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It?s not ancient history, but archaeologists are adding the Vietnam-era war games staged by Marine Corps Reserves to the complex story of Annadel State Park.

?It?s part of the cultural landscape,? said Breck Parkman, a senior state parks archaeologist, who has been collecting spent cartridges, C-ration cannisters and shell clips for the past decade. ?The Marine Corps Reserves is the last chapter of this history.?

Annadel, a state park since 1970, was prized by Pomo Indians as long as 8,000 years ago for its abundance of obsidian used to shape arrowheads, spears and knives. Obsidian flakes still cover several hillsides.

Beginning in the 1870s, stone masons quarried basalt rock that built St. Rose Church and the Railroad Square depot in Santa Rosa and repaved San Francisco after the 1906 quake. They left behind a narrow-gauge railroad, tools and wheelbarrows.

More recently Annadel was a ranch and hop farm, and homestead sites are still readily visible. Now it?s a popular state park used last year by 97,000 hikers, runners, bicyclists and equestrians.

?It?s a working-class history,? Parkman said. ?This park has a lot of history without a lot of names. We don?t have important people living here, no Gen. Vallejo or Jack London or William Randolph Hearst.?

Instead it is a land shaped by blue-collar hands.

?I can picture on a hot summer day a Marine hiking up and down hills with a 50-pound pack and a rifle on his shoulder,? Parkman said.

Last week, in a short walk through Live Oak Meadow, where purple lupine was blooming, one shell casing was found half buried in the trail and another was sitting on top of fresh dirt left by a gopher.

They are among the 50 shell casings Parkman has found in areas of the 5,000-acre park. They eventually will be part of a history display in the new park center that is under construction.

The casings are left over from the two dozen times between 1961 and 1969 that Annadel was used for training by a Marine Reserve unit headquartered in the North Bay.

?We used it as a place to go to practice our war games, that sort of thing,? said Roy Nonella of Santa Rosa, who as a lieutenant was in charge of L Company, Third Battalion, 23rd Marines. ?We never used live ammunition of any kind.?

There were, however, low-flying cargo planes dropping provisions, helicopters, soldiers dug into hillsides with machine guns and night maneuvers.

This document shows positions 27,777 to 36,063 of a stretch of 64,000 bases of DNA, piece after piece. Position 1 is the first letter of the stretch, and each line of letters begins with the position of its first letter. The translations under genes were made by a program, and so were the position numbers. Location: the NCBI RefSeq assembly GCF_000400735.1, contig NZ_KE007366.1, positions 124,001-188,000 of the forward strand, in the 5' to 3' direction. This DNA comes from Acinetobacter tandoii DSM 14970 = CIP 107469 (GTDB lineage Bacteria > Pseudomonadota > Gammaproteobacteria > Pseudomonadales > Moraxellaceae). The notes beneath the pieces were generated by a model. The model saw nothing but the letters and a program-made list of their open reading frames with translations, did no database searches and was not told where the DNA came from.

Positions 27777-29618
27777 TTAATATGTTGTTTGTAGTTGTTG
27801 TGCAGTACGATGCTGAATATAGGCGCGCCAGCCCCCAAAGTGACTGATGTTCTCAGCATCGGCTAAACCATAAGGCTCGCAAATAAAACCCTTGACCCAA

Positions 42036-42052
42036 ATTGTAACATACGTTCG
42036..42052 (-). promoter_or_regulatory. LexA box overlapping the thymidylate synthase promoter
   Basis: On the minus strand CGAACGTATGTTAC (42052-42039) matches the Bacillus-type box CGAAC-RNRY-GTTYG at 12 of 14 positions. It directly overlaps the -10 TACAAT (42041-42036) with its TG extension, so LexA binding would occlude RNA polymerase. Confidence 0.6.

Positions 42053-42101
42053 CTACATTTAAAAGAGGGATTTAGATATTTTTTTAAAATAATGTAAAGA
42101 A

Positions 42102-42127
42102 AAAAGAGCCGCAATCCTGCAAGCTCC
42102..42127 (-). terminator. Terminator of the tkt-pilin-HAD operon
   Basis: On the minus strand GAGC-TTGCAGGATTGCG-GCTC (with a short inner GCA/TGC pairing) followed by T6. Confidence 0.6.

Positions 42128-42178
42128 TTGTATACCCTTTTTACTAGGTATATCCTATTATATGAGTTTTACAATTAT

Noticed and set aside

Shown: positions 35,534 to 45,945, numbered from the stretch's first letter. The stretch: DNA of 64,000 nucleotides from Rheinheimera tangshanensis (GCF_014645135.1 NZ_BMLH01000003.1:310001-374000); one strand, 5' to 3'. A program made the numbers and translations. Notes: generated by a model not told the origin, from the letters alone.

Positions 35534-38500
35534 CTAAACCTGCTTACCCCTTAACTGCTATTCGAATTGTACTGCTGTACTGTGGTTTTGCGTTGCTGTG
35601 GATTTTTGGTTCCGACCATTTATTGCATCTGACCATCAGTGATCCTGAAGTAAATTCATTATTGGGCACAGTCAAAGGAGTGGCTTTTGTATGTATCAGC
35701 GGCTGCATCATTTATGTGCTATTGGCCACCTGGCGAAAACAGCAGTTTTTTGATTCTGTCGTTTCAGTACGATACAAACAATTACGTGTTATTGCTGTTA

The Santa Rosa company, which was never activated, was based at the Naval Air Station and would march or be taken by trucks from there to what was then Annadel Farms.

?It was quite an experience; it was no picnic,? said Joe Imwalle, who was a member of the Reserves. ?It was night training. We had to check ourselves for ticks, there were tick problems.?

It was also a time when Sonoma County was much less populated and Annadel was remote. ?There was nothing up there. It was rough territory, it was steep, it was a wilderness up there, still is,? Imwalle said.

Parkman also is broadening the context beyond military training, tying it into the Cold War and the Vietnam War as well. ?The Vietnam War was one of the biggest influences shaping our lives and politics,? Parkman said.

There was a hippie commune during the 1960s at what is now Olompali State Historic Park near Novato, and at Salt Point a peace statue shaped like a missile was finished in 1969 by San Francisco sculptor Benny Bufano. On Angel Island there was a Nike missile base that closed in 1962.

The Olompali commune and Santa Rosa Reserve unit had both Vietnam veterans and those who hoped to avoid going to war, Parkman said.

?We are complicated people and we ultimately make decisions we feel are best for ourselves,? Parkman said. ?Some went into the Marines, some went into communes, and some were the same people.?

You can reach Staff Writer Bob Norberg at 521-5206 or bob.norberg@pressdemocrat.com.